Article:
If you're like most people, you may find that at about age 70, life begins to close in on you. You're supposed to be retired by then with an adequate pension and/or a 401K–only you don't have a pension, your 401K went down in the big recession, and to tell the truth, you don't want to retire anyway. You want to work, but there the job market is tight, age discrimination is rampant, and thanks to the Supreme Court, there's virtually no way to fight it. You don't have the money, or maybe the nerve, to strike out on your own, unless you call flipping burgers striking out on your own.
The advertisements for retirement investments and hair color keep telling you that 70 is the new 40, that you're only as young as you feel. AARP's magazines say the same thing–but the world they depict seems unreal and, to tell the truth, somewhat revolting. Because you don't feel young–you feel old. And in today's America, that's hardly a happy feeling. You feel shoved aside, irrelevant, a relic waiting to hurry up and die. You realize you can't remember things as well as you once did, have more and more of the proverbial "senior moments," and start wondering how long it will be until you sink into dementia, maybe Alzheimer's, at which point your life will really be over.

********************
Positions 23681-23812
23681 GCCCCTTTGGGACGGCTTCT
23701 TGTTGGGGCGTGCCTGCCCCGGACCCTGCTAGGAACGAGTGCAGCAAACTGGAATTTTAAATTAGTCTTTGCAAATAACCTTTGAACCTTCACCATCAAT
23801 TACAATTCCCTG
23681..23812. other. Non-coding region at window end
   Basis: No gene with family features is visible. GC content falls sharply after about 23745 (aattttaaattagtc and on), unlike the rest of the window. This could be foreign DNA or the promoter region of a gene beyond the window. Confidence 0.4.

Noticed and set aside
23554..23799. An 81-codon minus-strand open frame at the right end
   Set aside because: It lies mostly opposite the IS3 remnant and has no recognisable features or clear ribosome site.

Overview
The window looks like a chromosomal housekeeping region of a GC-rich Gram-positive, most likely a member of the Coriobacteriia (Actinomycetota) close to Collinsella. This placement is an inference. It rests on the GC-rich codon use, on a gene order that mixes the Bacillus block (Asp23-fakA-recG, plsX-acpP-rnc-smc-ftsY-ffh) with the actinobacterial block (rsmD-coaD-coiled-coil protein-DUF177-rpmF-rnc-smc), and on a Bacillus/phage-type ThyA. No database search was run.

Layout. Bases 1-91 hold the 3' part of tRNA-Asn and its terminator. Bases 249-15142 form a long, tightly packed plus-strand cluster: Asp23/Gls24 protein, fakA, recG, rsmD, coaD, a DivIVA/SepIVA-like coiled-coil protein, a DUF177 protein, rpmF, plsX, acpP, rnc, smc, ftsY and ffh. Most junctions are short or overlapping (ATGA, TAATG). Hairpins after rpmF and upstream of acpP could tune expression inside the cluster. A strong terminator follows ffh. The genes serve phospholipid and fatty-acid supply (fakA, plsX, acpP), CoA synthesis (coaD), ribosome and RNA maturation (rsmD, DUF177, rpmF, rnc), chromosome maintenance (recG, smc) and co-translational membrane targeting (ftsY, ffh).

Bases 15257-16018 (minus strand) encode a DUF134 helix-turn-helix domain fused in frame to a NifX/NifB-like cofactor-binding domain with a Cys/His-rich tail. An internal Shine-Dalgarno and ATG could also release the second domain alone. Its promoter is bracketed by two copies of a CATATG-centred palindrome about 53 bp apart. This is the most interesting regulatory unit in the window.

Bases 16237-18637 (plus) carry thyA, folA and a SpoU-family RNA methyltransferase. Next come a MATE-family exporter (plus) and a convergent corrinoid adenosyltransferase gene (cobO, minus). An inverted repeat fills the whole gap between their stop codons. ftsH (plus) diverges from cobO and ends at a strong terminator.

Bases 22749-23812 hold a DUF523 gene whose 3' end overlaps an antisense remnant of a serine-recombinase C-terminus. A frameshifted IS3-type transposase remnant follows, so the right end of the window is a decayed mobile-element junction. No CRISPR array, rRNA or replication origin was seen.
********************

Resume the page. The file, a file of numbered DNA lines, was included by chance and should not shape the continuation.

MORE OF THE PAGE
There's precious little in our society that acts as an antidote to any of these thoughts. But for the last half-century, there has been one man: Dr. Robert N. Butler. A psychiatrist, activist, and visionary, Butler died on Sunday at the age of 83, and is being eulogized in the obituaries as the founder of modern gerontology, the man who coined the word "ageism." Butler founded the National Institute of Aging at the NIH, and helped found the American Association for geriatric Psychiatry and the Alzheimer's Disease Association; he also launched the first medical department devoted to geriatrics at Mount Sinai Hospital in New York. He wrote influential books, advised politicians, counseled the World Health Organization, and he founded and ran the International Longevity Center in New York.
Through all of this work, Butler inspired thousands, perhaps millions of people to think differently about growing old, and to treat aging and the aged differently. For old people, that transformation is even more profound, because it means thinking differently about yourself. I am one of those people whose thinking was changed, in some significant way, by Robert Butler and his work.